File spoon-archives/lyotard.archive/lyotard_2003/lyotard.0302, message 160


Date: Fri, 28 Feb 2003 10:04:57 +0000
Subject: Re: terms - libertarian




Eric

The definition of libertarian as defined below is closer to the first 
definition that the second.  I do not have any issue with the kind of 
communism that Negri espouses - why should I ? - broadly speaking I am 
in agreement with the positions and politics that the contemporary left 
engages in. But it is not me who endlessly confuses the term 
'libertarian' with its affinity to reactionary positions. If you wish to 
define contemporary left politics within the phrase 'libertarian 
leftism' then assuming that this is understood within our common 
framework - as sketched out below that's completely acceptable.

The issue with MacLeod as socio-political theorist (snigger) is surely 
that he precisely does not address the contempoary social and political 
issue, namely - that we are emerging from 25 years of the dominance of a 
neo-liberal counter-reformation. In which the social struggles often 
seemed to understood between proponents of liberal democracy and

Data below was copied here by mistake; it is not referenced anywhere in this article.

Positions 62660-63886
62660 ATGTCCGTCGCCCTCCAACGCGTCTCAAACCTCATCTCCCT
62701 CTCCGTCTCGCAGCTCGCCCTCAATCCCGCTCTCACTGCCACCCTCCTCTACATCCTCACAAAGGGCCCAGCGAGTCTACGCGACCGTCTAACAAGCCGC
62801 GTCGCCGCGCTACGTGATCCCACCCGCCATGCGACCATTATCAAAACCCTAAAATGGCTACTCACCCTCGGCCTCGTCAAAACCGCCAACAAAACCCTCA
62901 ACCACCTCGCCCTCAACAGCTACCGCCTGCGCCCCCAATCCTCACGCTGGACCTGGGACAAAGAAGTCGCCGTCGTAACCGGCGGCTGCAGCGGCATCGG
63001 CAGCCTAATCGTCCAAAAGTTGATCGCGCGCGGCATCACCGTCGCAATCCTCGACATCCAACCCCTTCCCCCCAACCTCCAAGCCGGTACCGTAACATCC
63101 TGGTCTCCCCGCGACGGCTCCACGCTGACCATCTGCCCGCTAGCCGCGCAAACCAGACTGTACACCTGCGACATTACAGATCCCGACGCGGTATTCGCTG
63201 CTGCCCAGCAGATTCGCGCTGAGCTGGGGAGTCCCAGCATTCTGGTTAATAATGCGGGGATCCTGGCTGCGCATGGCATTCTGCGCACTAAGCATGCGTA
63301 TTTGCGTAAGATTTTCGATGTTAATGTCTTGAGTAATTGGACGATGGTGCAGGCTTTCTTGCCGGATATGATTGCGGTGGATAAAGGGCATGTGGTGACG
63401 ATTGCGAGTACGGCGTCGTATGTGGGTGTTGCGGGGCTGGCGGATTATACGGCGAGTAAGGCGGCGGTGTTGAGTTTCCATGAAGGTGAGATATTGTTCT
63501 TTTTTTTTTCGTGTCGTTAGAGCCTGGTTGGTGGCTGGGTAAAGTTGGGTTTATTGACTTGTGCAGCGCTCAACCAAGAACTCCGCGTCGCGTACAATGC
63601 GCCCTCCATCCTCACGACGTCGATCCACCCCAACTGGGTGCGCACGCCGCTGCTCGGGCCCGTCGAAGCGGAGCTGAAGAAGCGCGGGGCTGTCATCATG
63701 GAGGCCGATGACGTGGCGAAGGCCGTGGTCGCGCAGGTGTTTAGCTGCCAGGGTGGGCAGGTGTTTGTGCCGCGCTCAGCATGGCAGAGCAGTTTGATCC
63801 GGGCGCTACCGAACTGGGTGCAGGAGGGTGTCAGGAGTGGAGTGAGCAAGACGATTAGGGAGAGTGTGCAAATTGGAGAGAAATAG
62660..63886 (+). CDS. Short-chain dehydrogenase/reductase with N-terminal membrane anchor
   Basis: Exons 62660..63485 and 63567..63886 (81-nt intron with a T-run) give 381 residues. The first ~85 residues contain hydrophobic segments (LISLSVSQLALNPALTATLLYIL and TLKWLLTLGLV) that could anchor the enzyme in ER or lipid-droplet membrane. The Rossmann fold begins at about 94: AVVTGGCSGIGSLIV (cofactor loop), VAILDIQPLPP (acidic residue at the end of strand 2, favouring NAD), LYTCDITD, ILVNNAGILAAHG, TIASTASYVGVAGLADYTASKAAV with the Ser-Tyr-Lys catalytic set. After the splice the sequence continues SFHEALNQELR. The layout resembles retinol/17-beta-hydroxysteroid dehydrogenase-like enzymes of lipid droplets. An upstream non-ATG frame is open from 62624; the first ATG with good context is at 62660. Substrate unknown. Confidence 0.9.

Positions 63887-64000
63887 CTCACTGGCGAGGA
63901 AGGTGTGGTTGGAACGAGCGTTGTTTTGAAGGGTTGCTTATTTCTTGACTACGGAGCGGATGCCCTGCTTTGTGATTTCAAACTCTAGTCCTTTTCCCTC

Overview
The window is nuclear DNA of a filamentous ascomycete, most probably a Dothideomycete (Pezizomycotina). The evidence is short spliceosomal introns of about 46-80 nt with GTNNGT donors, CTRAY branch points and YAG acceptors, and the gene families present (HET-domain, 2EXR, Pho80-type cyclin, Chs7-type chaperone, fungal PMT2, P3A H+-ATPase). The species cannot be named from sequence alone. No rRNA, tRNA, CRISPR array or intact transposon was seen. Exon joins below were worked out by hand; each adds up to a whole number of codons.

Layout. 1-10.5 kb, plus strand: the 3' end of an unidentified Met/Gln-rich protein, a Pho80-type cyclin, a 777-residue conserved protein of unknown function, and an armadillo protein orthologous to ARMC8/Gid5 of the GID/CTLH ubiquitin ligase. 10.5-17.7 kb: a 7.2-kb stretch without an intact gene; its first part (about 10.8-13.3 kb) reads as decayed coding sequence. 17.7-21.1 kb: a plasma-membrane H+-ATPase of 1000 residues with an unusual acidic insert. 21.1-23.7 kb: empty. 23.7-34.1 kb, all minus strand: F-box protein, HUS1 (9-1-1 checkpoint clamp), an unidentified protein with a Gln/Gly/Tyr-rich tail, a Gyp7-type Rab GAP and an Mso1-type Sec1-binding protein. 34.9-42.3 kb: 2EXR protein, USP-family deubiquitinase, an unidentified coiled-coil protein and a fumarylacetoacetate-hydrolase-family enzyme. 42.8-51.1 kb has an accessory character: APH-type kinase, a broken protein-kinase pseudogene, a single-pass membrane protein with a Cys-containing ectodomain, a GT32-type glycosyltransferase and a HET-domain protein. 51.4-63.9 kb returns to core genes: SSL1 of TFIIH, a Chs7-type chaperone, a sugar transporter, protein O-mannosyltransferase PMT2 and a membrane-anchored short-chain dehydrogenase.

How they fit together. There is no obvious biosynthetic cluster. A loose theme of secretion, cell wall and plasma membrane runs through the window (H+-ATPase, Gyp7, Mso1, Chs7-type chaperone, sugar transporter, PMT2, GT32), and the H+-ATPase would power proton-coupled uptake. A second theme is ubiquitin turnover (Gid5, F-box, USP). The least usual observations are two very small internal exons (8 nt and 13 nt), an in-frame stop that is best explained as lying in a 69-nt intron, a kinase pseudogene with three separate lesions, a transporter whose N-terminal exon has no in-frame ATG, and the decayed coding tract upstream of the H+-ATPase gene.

'libetarianism' as understood in its crassest anti-statist (version 2). 
To not be suspicious of a term that has been used throughout the period 
in the latter form is .... Actually I'd recommend the recent novels of 
Courtney-Grimes (Effendi) as attempting to address the issues of the 
contemporary period in a more interesting way.

As for the 'Cyborg' we've discussed this endlessly since 2001 and 
nothing that anyone has said here, let alone the texts of Haraway, 
Moravec or Gray has persueded me of the validity of the term as being 
valid scientifically or in engineering terms let alone philosophically - 
essentially (if I'm allowed to use this terrible word) it runs straight 
through the philosopher and into the engineer, running into the 
empirical and rationalist engineer it shatters into a million pieces. 
For example  when Ventor (the team leader of the commercial group, 
rather than the public group who produced the mapping of the Human 
Genome) says that Genetic engineering will be inventing new organisms 
over the next 50 years... This won't happen and indeed may never happen 
- it's simple financially orientated  hyperbole - ( not that I blame him 
for saying so - most engineers and philosophers have exagerated (our) 
project scopes and claims at some time in an attempt to gain kudos and